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Publication numberUS3580869 A
Publication typeGrant
Publication dateMay 25, 1971
Filing dateJun 3, 1969
Priority dateJun 3, 1969
Publication numberUS 3580869 A, US 3580869A, US-A-3580869, US3580869 A, US3580869A
InventorsFlanagan Kirby E L, Rhodes Richard D Jr
Original AssigneeDavidson Rubber Co
Export CitationBiBTeX, EndNote, RefMan
External Links: USPTO, USPTO Assignment, Espacenet
Microcellular polyurethane foams based on aromatic polyamines and propoxylated aniline
US 3580869 A
Abstract  available in
Previous page
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Claims  available in
Description  (OCR text may contain errors)


Flanagan, Rochester, N.H., assignors to Davidson Rubber Company Inc., Dover, N.H.

No Drawing. Continuation-impart of application Ser. No. 733,765, June 3, 1968. This application June 3, 1969, Ser. No. 830,095

Int. Cl. C08g 22/46 US. Cl. 2602.5 2 Claims ABSTRACT OF THE DISCLOSURE IIIHz l IFHE l C H l- C H where n equals from about 0.1 to about 0.3; and (4) a pronoxvlated aniline having the formula:

proportions of (1) to (2) to (3) to (4) being such that:

(a) the ratio of NCO to active hydrogen atoms is in the range of from l.0:1.0 to 1.2:1.0; (b) the ratio of NH groups of the aromatic amine to --OH groups is in the range of from 0.6: 1.0 to 1.0:l.0; and (c) the weight ratio of aromatic amine to the sum of aromatic amine and propoxylated aniline is from 0.45:1.0 to 0.95: 1.0.

RELATIONSHIP TO OTHER APPLICATION This is a continuation-in-part application of co-pending application entitled Urethane Formulation for the Production of Microcellular Foams, Ser. No. 733,765, filed June 3, 1968, now abandoned.

BACKGROUND OF THE INVENTION In the past few years the automotive industry has begun to produce crash pads, arm rests, bumpers, pillar posts 3,580,869 Patented May 25, 1971 and the like out of microcellular urethane foams. Microcellular foams are characterized by their continuous integral skin which is formed by the urethane itself; thus, eliminating the application of a separately formed vinyl shell or skin to cover and protect the foamed urethane. The microcellular urethane foams are stronger and tougher than other types of urethane foams, but lighter and less costly per unit volume than solid urethanes. The formation of microcellular foams is complicated and involves a delicate balance of gas formation, chemical and physical changes of polymerization, nucleation, and rheology of the polymer system. As the chemical reaction between the components of the foam compositions begins, polymer viscosity and modulus build-up must be sufficient to trap individual gas bubbles, causing the material to foam while preventing the bubbles from rupturing if a closed cell foam is desired. If an open cell foam is desired, the hubbles must be allowed to burst forming an interconnecting network. If the viscosity-modulus build-up is too slow, the cell walls exhibit insutficient extensibility and the bubbles rupture forming open cell materials or materials of low density. If the reactions progress too rapidly, pressure created by the evolving gases can cause splitting of the foamed material or undesirably high densities.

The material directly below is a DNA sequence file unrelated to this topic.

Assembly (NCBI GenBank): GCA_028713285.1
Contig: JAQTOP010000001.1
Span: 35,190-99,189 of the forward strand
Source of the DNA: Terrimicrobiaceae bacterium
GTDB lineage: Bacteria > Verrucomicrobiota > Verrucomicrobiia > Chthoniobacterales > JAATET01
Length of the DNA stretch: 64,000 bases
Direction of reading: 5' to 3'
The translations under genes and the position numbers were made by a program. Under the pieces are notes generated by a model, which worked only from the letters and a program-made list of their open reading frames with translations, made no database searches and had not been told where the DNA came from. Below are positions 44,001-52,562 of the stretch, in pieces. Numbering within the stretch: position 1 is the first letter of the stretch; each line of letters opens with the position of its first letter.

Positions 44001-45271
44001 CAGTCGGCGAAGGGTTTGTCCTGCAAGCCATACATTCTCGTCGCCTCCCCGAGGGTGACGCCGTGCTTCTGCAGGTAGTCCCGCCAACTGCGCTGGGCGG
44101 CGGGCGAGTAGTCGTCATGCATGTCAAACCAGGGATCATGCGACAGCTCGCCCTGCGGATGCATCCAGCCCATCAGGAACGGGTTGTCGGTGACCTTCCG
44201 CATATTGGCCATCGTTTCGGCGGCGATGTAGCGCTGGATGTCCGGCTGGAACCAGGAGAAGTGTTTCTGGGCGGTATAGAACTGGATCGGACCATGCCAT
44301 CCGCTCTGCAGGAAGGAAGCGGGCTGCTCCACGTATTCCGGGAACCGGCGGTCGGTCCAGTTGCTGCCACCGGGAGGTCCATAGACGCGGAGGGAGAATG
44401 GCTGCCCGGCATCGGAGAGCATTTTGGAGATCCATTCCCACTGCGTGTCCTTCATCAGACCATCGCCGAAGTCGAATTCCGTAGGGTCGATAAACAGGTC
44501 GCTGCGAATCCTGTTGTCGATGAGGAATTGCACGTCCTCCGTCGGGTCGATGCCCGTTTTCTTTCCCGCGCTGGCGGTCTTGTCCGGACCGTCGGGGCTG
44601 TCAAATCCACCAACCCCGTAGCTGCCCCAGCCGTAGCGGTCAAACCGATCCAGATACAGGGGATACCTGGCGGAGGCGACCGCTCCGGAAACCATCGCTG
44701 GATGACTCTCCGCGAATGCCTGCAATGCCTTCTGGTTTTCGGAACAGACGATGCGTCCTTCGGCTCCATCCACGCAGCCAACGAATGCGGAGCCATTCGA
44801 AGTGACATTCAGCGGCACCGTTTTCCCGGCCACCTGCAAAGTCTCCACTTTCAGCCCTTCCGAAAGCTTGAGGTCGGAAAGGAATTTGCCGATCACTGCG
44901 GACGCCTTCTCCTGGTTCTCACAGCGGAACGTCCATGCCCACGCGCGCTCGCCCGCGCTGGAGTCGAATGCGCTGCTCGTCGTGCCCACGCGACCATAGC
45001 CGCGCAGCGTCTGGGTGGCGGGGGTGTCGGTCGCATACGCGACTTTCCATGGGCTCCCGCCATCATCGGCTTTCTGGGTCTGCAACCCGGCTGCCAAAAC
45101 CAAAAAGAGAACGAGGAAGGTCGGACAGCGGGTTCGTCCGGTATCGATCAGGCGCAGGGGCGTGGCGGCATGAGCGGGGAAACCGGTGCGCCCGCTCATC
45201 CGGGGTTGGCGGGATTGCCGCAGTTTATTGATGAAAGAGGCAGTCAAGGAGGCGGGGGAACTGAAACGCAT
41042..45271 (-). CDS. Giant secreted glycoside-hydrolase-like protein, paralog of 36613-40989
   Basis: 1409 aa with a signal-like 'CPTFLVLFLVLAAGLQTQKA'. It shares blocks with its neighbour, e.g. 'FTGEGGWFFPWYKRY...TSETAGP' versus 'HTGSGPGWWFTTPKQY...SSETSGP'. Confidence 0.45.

The open cell microcellular foams are generally resilient and are employed to produce foams for use in fabricating interior parts such as crash pads, arm rests, pillar posts and the like. The closed cell foams or those foams having a large proportion of closed cells are generally more dense and less resilient than the open cell foams. The high density foams, i.e., those having a density of from about 30 to 60 pounds per cubic foot, are used for the production of bumpers, shock absorbers and otherexterior parts.